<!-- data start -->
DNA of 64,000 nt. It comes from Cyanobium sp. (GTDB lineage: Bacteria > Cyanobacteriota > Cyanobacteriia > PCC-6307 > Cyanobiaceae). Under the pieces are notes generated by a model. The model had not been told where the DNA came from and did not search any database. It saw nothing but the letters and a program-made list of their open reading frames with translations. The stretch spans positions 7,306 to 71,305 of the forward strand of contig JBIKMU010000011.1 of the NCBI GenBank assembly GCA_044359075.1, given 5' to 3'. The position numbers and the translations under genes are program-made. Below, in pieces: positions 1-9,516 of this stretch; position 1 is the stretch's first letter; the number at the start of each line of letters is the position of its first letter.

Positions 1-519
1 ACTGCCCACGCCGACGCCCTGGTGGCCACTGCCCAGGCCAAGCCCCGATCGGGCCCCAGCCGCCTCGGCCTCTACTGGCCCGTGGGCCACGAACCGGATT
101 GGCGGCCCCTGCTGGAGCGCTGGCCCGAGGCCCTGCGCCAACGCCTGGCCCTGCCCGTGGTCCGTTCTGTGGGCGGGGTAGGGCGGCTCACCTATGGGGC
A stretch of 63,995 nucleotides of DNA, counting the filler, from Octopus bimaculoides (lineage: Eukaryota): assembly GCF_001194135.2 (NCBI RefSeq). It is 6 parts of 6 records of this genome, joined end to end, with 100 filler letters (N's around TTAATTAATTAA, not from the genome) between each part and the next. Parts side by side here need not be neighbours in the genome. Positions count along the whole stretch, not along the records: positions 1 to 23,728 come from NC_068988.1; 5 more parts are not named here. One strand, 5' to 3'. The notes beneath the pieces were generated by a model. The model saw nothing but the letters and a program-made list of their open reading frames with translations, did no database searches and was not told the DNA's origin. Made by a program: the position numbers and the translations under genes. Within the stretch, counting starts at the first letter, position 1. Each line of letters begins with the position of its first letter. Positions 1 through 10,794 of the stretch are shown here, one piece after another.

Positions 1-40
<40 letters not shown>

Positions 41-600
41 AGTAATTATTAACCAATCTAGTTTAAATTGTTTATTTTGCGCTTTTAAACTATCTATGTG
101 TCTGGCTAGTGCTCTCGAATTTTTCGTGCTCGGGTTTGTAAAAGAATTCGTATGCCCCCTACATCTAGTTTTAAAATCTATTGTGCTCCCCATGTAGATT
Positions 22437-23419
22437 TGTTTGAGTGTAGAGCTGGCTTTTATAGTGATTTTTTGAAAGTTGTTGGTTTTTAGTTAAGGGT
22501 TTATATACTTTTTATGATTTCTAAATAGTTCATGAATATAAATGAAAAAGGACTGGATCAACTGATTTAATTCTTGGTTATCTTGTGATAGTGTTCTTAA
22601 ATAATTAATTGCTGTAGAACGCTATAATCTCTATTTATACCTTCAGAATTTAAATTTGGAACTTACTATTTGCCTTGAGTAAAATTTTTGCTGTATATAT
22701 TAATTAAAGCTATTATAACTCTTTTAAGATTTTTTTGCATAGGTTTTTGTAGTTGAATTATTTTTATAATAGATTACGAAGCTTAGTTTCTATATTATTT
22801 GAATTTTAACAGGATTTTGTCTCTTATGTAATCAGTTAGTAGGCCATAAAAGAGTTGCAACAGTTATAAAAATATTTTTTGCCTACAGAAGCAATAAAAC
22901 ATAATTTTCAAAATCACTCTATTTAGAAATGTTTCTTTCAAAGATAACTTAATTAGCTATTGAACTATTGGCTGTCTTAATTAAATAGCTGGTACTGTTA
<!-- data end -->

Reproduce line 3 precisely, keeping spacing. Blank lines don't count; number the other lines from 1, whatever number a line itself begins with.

1 ACTGCCCACGCCGACGCCCTGGTGGCCACTGCCCAGGCCAAGCCCCGATCGGGCCCCAGCCGCCTCGGCCTCTACTGGCCCGTGGGCCACGAACCGGATT